…my Protestant mother once asked. To give her credit, she always asks because she really wants to know–not because she’s picking a fight.
In fact, I wish cradle Catholics had a bit of her curiosity. When I see the tacky vestments in most Catholic Church cupboards I can’t figure it out. You mustn’t misunderstand, I promise you I am not one of those prissy priests who finger lace, purse their lips and roll their eyes with delight. I am not an expert in brocade, silk, taffeta, petticoats and whatever else.
However, it doesn’t take much taste or learning or respect for the sacraments to see that the day-glo, polyester vestments with machine gun embroidery is
in the same category as hip hugger bell bottoms, big hair and turquoise leisure suits with wide lapels.
Why was the stuff made and foisted on us in the first place? I suspect it has to do with the fact that cradle Catholics never took the time to ask the sensible question my Protestant mother asked, “Why do you wear all those fancy robes?” If they had troubled themselves to ask what vestments are for they may not have decided to go the route of polyester ponchos with pictures of fish, grapes and wheat on them.
The priest’s vestments are a ceremonial costume. They are meant to effectively obliterate the priest’s personality. They are also, by the way, meant to be unobtrusive. They should not be creative or clever or call attention to the smart vestment designer or the wonderful seamstress. They are simply to dignify the office of the priest and dignify and beautify the celebration of Mass.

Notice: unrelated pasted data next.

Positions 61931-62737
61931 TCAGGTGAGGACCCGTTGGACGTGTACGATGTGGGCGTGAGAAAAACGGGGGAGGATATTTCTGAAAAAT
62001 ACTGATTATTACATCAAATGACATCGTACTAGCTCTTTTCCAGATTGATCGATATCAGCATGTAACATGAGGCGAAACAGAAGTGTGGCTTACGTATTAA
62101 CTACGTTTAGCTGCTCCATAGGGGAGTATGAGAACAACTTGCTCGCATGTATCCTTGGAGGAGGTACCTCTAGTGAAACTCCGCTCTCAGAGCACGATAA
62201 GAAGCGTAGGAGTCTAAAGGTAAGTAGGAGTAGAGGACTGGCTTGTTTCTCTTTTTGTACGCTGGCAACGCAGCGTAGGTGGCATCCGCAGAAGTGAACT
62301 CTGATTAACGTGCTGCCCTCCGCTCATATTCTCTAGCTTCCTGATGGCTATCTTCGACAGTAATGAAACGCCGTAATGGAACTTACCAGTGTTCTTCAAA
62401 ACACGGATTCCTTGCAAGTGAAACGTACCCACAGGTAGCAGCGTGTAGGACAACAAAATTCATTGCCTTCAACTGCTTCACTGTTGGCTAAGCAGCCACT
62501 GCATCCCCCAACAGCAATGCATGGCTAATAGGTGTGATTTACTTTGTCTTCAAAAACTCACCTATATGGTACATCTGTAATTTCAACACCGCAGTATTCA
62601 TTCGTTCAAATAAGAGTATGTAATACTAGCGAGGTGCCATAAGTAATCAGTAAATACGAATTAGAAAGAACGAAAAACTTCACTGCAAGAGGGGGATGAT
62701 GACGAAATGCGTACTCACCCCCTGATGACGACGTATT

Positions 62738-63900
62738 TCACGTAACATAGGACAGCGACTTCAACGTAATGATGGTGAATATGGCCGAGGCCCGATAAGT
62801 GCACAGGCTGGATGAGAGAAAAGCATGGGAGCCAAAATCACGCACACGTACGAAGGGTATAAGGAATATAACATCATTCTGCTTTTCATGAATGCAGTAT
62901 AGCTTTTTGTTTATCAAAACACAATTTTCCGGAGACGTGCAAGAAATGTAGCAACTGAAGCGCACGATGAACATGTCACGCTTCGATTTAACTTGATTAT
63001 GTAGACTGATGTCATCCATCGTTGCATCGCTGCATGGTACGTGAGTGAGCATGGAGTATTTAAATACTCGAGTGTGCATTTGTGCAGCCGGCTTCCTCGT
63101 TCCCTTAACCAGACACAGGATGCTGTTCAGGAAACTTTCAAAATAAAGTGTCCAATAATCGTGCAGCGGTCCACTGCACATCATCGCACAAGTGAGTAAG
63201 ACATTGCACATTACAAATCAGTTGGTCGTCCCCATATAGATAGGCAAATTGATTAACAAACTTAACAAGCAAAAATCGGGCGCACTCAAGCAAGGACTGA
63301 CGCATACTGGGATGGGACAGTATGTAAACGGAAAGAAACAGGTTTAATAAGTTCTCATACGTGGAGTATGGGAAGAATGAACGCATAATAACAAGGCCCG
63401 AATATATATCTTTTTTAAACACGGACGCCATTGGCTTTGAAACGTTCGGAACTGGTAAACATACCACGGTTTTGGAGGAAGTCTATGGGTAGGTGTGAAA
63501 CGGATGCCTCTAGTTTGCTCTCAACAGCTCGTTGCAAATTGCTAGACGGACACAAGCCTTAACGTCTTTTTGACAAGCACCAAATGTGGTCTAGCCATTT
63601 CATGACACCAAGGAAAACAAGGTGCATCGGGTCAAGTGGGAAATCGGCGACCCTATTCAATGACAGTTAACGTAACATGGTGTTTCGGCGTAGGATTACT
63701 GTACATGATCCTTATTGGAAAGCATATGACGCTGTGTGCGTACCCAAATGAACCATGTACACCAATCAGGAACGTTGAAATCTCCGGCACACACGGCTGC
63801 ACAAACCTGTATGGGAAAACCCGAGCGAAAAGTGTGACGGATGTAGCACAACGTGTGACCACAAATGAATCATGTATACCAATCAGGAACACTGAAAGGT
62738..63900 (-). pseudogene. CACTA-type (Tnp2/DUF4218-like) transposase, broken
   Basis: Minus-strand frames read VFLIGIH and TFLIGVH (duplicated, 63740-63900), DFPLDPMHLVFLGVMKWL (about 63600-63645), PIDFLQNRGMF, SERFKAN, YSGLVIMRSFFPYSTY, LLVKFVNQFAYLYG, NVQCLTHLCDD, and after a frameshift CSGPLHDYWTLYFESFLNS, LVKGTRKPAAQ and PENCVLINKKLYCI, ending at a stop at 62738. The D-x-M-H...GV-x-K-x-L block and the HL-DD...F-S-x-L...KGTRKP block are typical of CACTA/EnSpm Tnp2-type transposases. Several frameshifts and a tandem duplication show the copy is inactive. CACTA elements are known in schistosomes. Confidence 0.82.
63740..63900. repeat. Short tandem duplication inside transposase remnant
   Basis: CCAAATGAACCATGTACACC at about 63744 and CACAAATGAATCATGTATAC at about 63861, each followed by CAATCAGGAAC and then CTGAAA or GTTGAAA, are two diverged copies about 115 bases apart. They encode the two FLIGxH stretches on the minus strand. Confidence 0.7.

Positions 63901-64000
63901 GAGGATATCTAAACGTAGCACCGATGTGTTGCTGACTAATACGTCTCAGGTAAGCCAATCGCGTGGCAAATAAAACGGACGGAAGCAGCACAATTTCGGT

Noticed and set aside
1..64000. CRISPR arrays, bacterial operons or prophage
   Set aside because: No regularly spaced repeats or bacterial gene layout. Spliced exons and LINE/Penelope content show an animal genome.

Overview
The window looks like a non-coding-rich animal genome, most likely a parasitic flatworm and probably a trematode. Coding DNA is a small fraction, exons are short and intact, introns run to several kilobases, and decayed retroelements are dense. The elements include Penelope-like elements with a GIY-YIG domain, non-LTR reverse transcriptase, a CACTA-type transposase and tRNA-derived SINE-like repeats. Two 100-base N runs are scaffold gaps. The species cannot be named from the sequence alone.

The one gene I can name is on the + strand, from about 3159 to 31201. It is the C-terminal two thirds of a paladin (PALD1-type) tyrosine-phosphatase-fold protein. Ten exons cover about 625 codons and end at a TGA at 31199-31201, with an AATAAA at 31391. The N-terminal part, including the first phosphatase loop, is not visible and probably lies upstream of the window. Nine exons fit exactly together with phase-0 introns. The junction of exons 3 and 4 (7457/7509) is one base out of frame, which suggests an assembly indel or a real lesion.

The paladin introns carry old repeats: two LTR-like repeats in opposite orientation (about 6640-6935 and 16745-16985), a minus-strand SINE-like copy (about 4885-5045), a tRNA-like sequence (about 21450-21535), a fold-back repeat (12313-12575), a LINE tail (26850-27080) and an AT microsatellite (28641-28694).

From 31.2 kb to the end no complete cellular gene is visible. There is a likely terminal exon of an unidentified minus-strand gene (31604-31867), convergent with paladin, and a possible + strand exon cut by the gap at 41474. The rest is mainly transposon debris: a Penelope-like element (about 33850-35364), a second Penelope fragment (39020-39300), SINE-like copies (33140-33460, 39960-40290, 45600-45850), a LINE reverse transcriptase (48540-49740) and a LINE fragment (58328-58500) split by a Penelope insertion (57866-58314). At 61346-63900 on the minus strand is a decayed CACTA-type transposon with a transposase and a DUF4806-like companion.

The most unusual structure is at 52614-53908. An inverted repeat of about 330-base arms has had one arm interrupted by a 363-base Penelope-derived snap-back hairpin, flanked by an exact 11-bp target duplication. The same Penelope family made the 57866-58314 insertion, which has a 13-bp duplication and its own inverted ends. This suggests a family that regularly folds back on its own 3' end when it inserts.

If the Mass is the Royal Marriage Feast of the Lamb, then the priest should dress up for his entrance into the royal court. The robes should therefore be regal in their dignity, their simplicity and their style. As much as possible their beauty should be shown, not by cleverness of design or ornamentation, but through quality materials and fine workmanship.
Why should the priest dress like a king? Because he reminds the whole people of God that they serve Christ the King, and the priest is in persona Christi. Furthermore, they remind the people of God that they too are a chosen people, and a royal priesthood. The priest focuses in his own person and ministry the royal priesthood of the people of God. Furthermore, when the priest dresses in fine robes he symbolizes the riches of grace bestowed upon the people of God. Over the black cassock of his sinful human condition the priest wears the white alb–the symbol that he, (and his people) are clothed in the righteousness of Christ by virtue of their baptism. Over that he wears a splendid chasuble to show that the final state of the Christian is not just the white robes of Christ’s righteousness, but a share in Christ’s own royal priesthood. Each of the faithful are princes and princesses–adopted into the royal family.
How on earth can a day-glo polyester poncho do any of that? I reckon the problem is that people didn’t think it through. They just said, “Gee, Fr. Ted, I guess we gotta wear those robes. Now let’s see, here’s a set in this catalogue here that only costs a hundred dollars for all four. We’ll have those. Look, they’re polyester too! They’ll drip dry. That’ll make Mrs Doyle happy.”
Anyway Mum, that’s why we wear all those fancy robes…